Are the large predators hanging around Florida charter schools reptiles or humans?

Over the past few months, reporter for weekly Broward/Palm Beach New Times Lisa Rab has been uncovering all sorts of unsavory details about charter schools run by Mavericks in Education, starting with a long feature at the end of December asking how Mavericks was profiting from poor children in South Florida and how Joe Biden’s brother Frank came to be involved.1 There have been some other sordid stories Rab has revealed about Maverick operations, but my favorite is the response Frank Biden gave after the first story.

“We’re not profiting from our schools. Anybody with half a brain can figure that out,” [Frank Biden] says. “We remain sustainable as a result of our accurate and predictable location and our buildings.”

In other words, Maverick’s main business is real estate, using charter schools and the state of Florida as the chumps paying their way.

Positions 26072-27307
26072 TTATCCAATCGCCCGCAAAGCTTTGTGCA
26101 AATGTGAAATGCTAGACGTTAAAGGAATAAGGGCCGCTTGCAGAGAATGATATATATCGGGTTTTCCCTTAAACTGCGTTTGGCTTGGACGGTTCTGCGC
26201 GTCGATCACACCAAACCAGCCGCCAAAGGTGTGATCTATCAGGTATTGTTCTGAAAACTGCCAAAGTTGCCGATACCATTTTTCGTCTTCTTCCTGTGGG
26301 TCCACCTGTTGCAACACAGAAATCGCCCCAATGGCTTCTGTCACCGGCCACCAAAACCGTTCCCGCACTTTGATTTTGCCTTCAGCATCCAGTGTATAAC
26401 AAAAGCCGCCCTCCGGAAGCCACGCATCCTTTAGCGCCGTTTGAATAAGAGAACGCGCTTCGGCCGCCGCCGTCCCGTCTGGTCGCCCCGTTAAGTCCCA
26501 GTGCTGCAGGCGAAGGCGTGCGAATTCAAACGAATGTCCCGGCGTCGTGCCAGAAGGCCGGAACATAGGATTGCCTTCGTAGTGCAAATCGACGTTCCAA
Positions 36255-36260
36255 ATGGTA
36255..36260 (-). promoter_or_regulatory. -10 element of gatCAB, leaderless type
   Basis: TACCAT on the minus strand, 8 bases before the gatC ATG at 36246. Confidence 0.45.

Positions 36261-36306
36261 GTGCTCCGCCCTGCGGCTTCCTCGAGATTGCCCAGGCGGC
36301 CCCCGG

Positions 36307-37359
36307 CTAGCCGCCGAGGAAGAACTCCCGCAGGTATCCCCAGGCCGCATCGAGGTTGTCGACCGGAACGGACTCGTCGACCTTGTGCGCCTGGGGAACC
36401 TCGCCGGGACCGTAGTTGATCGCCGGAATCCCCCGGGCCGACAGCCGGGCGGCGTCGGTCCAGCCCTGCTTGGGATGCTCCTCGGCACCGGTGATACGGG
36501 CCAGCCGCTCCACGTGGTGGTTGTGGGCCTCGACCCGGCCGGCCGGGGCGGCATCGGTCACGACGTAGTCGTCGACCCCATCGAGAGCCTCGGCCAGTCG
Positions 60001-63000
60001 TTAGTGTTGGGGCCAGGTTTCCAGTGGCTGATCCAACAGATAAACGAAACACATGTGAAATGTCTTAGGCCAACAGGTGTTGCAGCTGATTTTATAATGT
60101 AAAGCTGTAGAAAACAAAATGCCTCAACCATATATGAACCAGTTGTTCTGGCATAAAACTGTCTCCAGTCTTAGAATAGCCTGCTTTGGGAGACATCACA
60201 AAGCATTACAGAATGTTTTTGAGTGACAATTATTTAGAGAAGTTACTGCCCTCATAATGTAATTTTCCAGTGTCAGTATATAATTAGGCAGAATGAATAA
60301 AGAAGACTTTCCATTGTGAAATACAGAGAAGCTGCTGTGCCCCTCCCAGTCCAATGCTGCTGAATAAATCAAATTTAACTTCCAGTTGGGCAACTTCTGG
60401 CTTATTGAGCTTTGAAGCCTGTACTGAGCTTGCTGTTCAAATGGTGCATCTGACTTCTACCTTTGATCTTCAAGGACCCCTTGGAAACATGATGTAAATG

Lo and behold! when the St. Pete Tampa Bay Times education staff looked into the operations of Imagine-run charter schools in my area of the world, they discovered a similar pattern. A new charter school in Pasco County just signed a lease promising to pay Imagine more than three quarters of a million dollars per year.2 Dear readers, this is the razor-blade and inkjet-cartridge business model. And it’s not necessary: as a small group of charters in the area called Plato Academy pointed out, charter schools can be run without money being sucked up by profiteers.

One more sign that “charter schools” is a broad category: some folks start charters to make money, and others start charters to make a difference.3


  1. Before you complain about the title of this entry, I have a reptile at home–and a sweet-tempered one–so don’t complain that I’m doing our scaly friends an injustice. []
  2. Chris Irvine, Florida’s handing you the next “What’s Up with That?” segment! []
  3. And one more sign that good reporting in education will be sorely needed for many years to come: kudos to Lisa Rab, Ron Matus, and Jeff Solochek. []